How ops teams stay relevant during a shift left in DevOps

Nastel® Technologies
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How ops teams stay relevant during a shift left in DevOpsIT operations administrators should not perceive the shift left in DevOps as a threat to their relevance, but rather as a catalyst for a change in their priorities.

In the age of automation and the shift left movement, the exact role of IT operations teams might seem fuzzy — but it’s far from obsolete.  The term shift left in DevOps means that developers address code issues during the design and development phases, rather than leave them for the operations team to resolve. This approach should be common sense — and it should have emerged before DevOps. The financial effect of a coding problem in production will always be higher than the cost of a delay in development, and the operations team shouldn’t have to pick up the pieces of poor development practices.

However, the shift left strategy has expanded, as organizations complete more tasks outside of operations. For example, developers should manage both development and testing through continuous development and delivery. And help desk loops should more closely involve business leaders in decision-making processes around the priority of issues and requests for extra functionality.  Concurrently, IT sees a shift right movement: As the use of public cloud increases, admins that work internally at a cloud provider carry out actions normally within the remit of enterprise operations teams.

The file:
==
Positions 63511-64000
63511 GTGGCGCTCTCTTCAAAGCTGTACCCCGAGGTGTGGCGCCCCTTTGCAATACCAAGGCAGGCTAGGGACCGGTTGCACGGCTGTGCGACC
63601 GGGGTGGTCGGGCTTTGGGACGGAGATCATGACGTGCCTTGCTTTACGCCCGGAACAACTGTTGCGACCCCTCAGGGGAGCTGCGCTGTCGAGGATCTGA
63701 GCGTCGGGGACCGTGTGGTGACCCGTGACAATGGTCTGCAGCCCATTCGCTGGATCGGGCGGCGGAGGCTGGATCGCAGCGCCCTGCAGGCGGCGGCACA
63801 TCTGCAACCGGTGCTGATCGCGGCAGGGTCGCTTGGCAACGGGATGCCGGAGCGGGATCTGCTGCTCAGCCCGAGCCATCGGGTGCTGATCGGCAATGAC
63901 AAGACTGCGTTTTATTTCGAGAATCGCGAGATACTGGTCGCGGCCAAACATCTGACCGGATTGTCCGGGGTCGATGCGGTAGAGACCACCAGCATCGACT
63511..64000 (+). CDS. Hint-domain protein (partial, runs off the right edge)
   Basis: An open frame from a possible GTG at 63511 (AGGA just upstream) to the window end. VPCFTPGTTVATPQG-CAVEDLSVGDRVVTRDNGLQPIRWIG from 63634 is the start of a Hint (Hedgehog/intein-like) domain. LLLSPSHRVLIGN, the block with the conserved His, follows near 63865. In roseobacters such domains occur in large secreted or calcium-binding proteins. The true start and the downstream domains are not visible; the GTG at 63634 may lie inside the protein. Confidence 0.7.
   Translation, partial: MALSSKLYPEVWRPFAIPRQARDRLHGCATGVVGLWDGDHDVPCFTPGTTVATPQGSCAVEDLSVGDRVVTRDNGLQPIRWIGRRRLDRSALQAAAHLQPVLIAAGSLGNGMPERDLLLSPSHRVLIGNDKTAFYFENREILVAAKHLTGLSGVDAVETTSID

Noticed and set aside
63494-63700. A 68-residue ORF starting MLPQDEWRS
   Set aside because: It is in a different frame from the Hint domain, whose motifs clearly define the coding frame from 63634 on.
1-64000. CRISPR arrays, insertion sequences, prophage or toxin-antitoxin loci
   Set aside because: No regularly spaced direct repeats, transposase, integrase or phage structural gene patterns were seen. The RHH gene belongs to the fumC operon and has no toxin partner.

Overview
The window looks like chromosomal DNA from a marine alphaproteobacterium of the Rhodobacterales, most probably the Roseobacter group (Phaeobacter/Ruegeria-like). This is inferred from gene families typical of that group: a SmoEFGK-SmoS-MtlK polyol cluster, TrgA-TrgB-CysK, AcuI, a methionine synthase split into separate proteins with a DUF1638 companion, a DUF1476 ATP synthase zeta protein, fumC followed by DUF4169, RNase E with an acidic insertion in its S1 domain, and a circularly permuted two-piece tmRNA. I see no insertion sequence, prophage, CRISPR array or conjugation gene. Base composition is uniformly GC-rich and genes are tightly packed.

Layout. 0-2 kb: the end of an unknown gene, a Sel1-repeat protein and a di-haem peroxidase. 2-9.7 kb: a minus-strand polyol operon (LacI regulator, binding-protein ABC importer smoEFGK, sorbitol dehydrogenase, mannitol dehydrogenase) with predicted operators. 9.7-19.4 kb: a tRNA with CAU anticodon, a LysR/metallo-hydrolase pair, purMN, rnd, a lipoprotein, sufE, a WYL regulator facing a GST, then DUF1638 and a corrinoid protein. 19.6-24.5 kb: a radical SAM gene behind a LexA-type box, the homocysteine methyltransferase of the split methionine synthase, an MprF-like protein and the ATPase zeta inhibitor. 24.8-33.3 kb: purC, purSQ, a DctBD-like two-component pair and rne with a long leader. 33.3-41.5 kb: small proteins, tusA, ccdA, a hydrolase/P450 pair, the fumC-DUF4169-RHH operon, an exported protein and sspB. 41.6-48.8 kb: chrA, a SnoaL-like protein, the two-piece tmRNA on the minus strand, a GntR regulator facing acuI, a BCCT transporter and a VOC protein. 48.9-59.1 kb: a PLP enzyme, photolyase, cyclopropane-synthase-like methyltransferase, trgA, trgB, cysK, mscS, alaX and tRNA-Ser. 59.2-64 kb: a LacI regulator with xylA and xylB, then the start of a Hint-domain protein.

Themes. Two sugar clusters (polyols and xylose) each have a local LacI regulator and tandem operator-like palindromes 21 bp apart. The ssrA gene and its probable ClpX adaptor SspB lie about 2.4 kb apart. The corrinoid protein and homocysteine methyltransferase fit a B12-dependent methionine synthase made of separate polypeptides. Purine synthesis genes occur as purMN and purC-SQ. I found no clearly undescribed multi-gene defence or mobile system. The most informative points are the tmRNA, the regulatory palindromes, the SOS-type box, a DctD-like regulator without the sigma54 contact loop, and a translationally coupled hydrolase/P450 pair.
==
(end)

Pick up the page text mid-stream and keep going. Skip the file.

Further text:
How ops stays relevant during these shifts

To shift left in DevOps, development teams take responsibility to ensure that code is of sufficient quality to not affect operations. Automation ensures things run as expected and that code gets packaged and provisioned without human intervention. Meanwhile, other teams of technical professionals manage third-party platforms. So, are IT organizations left to ask, “Will the last operations admin out the door please turn off the lights?”






This article originally appeared on  To read the full article, click here.






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  • Dave
    December 21, 2021
    Fascinating piece of research, but what is unclear from this summary of this study is if the AI is actually more or less reliable than human analysis. 5 radiologists is quite a small sample, and the range of accuracy of fake detection is so wide that the results of the AI actually fit inside that range. Are the volumes of tests enough to be statistically viable? And of course the real issue is that compromised images could take many forms, some could be complete real images replacing the image to be tested, while others could have artifacts added or removed. So is the issue AI or the ability to secure the way an image is managed from creation to analysis. That then becomes a integration infrastructure management (i2M) problem.
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